This post was contributed by Manon Eckhardt and Melanie Brewer from the QBI Coronavirus Research Group at UCSF.
It’s been only a few months since we all became acutely aware of the threat of SARS-CoV-2. Like many in the science community, we’ve been motivated to do anything and everything we can to help find a cure -- and quickly. Normally drug discovery is a process that would take years and millions, if not billions, of dollars, but by approaching it from a new direction, we hope to do it much faster.
Years of science, done in weeks
|Figure 1: Sending out 80 FedEx envelopes in a single day -- all while maintaining social distance. From front to back: David Gordon, Jeff Guo, Fengbo Zhou, Paddy O’Leary (UCSF).|
Our approach is to discover key human proteins that can be targeted (hopefully by existing therapeutics that are safe, effective, and already FDA-approved). This is a big job, but under the leadership of Nevan Krogan at UCSF we’ve brought together a network of scientists from more than 20 labs to form the QBI Coronavirus Research Group (QCRG) to do just this.
In under a month’s time, we’ve published an article on BioRxiv describing a comprehensive SARS-CoV-2 virus-human interaction network in which we expressed 26 of the 29 SARS-CoV-2 viral proteins in human cells and used these viral “bait” proteins to fish for human “prey” proteins that interact with the virus. As a result, we identified 332 human proteins that the virus interacts with in cells. Because viruses rely on the help of human proteins in their lifecycle, identifying these potential human helpers of SARS-CoV-2 (especially the ones that are druggable) is a key step in our strategy to throw a therapeutic monkeywrench into the virus’ hijacking of human cells. Even better, more than half the drugs hitting these proteins are FDA-approved or in clinical trials or preclinical studies already. We are following up on these leads as we speak, with collaborators in Paris and New York.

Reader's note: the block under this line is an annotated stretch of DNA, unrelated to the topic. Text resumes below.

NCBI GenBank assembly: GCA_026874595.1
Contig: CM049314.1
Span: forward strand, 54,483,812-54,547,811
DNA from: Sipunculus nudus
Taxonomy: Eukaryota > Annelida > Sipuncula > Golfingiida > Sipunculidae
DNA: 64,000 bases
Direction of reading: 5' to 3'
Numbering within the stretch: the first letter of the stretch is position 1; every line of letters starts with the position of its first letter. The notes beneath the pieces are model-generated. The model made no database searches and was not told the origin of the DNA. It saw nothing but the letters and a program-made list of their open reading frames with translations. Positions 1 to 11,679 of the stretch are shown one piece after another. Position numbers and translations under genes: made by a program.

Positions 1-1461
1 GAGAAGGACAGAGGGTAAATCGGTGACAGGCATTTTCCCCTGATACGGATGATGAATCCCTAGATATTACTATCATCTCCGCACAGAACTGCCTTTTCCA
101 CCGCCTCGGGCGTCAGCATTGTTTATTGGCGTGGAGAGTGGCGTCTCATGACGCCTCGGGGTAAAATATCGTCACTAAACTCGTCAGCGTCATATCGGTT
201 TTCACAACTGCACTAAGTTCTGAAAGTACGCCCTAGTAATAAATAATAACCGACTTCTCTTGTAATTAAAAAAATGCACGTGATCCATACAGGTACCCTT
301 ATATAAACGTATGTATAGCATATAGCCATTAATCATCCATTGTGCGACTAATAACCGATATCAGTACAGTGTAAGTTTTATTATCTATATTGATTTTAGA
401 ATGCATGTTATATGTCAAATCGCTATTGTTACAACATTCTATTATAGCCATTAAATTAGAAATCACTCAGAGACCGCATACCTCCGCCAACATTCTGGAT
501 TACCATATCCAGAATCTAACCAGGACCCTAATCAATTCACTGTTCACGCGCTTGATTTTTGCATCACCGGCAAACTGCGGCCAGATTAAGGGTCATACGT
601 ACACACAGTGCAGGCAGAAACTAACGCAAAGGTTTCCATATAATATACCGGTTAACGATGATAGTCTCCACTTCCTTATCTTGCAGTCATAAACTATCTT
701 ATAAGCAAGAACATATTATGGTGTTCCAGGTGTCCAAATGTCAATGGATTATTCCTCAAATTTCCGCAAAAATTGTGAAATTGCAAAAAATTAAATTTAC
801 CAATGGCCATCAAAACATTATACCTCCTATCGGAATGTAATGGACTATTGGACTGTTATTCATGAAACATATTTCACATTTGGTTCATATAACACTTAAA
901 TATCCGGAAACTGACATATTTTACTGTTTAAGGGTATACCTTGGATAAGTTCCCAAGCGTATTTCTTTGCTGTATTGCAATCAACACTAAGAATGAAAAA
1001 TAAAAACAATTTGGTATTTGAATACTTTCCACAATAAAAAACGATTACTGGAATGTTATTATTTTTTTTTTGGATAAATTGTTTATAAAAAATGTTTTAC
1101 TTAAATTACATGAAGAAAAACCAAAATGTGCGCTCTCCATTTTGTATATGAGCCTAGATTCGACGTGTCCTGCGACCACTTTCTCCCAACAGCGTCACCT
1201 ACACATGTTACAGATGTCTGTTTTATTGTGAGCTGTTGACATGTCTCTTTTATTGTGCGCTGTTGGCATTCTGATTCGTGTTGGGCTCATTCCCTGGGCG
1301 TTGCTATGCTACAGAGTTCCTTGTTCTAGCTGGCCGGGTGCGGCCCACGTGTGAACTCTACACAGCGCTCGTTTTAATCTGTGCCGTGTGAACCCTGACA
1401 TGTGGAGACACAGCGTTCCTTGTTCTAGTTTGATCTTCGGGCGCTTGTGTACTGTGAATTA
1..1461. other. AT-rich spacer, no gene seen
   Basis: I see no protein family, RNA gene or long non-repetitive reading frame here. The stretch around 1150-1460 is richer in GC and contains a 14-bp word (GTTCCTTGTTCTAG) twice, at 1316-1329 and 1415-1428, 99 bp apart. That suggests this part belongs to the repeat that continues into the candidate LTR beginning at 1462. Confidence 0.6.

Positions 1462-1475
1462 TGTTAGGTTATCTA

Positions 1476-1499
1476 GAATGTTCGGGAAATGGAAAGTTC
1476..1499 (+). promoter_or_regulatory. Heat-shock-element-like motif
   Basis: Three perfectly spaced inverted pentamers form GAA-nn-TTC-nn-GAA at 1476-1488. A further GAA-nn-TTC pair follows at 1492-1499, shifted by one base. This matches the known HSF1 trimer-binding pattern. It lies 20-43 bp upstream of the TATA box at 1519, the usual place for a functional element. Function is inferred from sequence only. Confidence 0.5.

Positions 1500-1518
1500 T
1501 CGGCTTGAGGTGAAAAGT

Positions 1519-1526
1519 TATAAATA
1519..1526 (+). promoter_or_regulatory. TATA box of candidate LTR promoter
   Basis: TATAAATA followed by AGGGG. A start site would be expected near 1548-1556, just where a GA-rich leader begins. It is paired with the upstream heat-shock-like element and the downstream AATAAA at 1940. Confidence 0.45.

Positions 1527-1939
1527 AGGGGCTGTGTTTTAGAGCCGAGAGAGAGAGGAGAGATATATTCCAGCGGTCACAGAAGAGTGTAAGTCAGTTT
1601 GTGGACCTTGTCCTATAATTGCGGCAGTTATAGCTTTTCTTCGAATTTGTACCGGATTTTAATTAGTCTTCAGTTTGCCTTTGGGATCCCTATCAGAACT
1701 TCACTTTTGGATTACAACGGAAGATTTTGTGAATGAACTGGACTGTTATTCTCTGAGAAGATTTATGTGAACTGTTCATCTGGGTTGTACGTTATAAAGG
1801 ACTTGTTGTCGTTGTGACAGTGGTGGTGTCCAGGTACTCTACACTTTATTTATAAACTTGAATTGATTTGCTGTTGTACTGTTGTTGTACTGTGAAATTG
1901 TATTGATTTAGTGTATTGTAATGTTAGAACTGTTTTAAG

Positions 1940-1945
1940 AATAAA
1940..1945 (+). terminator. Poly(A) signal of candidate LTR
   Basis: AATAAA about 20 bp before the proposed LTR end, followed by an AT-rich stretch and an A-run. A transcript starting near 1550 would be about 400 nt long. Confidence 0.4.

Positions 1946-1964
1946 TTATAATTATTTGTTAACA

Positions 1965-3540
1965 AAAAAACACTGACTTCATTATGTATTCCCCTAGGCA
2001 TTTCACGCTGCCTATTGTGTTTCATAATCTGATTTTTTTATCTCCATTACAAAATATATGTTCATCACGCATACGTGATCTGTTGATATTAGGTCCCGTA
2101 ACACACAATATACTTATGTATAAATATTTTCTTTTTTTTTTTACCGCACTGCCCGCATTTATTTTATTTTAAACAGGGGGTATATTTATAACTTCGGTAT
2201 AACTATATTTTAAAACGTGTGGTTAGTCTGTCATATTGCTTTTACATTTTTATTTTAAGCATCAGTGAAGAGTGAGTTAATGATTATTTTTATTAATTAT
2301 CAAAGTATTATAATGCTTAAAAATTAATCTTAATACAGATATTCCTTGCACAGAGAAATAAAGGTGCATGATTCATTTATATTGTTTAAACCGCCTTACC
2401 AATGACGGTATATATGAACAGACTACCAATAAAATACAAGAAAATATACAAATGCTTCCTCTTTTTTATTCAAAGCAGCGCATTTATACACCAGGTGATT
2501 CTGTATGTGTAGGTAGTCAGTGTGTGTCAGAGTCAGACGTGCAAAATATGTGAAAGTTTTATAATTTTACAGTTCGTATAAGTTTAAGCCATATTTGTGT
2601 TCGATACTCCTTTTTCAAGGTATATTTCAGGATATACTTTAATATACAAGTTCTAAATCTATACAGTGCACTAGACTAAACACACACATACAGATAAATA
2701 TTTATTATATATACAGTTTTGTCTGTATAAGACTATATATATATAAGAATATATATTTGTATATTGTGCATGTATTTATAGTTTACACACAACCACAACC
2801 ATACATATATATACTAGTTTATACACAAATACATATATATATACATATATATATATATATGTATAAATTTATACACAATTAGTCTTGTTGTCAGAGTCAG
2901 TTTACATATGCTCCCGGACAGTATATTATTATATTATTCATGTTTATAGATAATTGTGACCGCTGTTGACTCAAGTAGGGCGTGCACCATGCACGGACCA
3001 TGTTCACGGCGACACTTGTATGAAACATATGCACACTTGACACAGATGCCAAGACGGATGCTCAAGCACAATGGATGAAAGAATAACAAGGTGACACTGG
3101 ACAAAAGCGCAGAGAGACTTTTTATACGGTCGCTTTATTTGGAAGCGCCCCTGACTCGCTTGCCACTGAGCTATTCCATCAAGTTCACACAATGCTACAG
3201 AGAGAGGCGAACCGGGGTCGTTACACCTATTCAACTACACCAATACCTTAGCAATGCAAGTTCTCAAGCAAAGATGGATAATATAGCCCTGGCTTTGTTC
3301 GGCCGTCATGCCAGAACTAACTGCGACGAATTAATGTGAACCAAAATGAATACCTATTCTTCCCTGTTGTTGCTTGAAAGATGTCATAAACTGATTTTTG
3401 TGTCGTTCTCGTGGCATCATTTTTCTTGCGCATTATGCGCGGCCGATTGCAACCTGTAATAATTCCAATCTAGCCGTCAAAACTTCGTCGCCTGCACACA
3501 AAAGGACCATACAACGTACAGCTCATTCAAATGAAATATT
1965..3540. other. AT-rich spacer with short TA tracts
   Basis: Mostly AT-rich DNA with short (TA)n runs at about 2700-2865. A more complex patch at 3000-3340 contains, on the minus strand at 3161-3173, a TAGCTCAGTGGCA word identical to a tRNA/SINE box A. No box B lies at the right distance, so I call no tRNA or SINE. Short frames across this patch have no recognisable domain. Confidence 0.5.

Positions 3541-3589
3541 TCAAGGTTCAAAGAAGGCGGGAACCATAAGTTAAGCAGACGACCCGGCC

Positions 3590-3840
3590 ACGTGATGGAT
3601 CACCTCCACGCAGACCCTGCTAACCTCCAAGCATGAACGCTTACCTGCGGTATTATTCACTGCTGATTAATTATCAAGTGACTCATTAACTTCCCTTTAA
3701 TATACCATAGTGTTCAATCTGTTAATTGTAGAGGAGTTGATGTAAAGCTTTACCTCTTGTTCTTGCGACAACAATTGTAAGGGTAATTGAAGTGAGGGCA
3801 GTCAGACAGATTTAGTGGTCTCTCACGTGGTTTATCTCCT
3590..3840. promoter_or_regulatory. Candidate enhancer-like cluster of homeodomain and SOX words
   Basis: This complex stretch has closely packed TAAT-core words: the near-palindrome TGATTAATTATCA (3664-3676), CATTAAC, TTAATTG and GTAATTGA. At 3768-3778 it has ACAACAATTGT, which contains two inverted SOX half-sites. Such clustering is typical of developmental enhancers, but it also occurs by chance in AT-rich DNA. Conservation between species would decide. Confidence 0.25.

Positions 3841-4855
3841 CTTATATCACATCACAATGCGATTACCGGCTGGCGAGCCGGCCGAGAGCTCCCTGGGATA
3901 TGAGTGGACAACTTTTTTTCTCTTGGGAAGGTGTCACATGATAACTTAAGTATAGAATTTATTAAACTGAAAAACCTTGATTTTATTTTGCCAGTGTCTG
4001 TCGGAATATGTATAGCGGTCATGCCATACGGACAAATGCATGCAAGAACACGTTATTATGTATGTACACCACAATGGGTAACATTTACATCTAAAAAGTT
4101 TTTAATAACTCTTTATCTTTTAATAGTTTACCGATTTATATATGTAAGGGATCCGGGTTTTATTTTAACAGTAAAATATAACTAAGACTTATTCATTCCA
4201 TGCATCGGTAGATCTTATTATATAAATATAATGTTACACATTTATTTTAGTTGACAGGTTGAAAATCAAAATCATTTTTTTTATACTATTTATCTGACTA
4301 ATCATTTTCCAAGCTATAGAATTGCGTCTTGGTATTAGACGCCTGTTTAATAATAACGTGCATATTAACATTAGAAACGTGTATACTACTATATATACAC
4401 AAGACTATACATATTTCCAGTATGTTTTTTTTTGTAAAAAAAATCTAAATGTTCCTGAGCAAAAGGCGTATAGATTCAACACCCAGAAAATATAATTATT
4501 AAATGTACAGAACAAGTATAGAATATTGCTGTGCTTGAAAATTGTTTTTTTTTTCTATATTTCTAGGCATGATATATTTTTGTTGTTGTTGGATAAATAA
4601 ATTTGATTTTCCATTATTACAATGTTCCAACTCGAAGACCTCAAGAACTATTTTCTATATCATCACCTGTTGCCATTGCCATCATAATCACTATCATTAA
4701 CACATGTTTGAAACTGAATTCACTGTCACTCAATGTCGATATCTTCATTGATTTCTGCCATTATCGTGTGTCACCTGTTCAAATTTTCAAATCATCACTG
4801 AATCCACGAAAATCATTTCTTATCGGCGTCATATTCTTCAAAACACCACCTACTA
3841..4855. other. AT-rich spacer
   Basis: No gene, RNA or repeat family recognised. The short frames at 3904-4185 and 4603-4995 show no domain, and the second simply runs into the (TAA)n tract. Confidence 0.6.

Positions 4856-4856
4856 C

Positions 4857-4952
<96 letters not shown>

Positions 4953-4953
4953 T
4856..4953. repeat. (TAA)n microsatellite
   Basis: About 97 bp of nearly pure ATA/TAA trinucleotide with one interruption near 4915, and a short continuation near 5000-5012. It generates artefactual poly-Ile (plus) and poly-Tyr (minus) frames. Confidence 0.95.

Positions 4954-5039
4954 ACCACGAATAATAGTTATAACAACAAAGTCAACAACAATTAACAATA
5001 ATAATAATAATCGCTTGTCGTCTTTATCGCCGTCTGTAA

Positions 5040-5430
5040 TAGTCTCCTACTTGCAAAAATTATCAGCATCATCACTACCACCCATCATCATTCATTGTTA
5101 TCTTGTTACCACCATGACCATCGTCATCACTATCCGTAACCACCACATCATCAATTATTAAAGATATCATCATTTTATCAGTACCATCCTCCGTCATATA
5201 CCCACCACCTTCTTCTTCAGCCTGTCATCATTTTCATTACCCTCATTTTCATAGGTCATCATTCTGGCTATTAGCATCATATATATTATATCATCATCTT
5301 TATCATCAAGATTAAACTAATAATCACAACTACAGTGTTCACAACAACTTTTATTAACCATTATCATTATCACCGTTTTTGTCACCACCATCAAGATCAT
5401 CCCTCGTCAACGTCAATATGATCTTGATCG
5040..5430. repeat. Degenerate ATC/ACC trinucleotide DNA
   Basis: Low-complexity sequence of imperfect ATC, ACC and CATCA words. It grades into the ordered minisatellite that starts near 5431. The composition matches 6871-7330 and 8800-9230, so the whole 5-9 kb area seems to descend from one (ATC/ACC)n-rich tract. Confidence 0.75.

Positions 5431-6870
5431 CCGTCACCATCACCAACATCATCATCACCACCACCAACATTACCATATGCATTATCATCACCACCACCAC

We want YOU to join the fight against coronavirus
We are just at the beginning of understanding how SARS-CoV-2 interacts with human proteins. For example, we used HEK293T cells in our first study, but we're planning to soon expand to other cell types, including more physiologically-relevant systems, to catch all the important interactions. It’s also important to determine if the human interactors we found in our map have an impact on virus replication. While we and our collaborators are starting these experiments, there's so much to do that we can use the whole science community's help. You could be the next scientist joining in this worldwide fight against SARS-CoV-2. As we’ve all been affected in various ways by the pandemic, it is clear that we have to stick together (6 feet apart), to fight the new Coronavirus.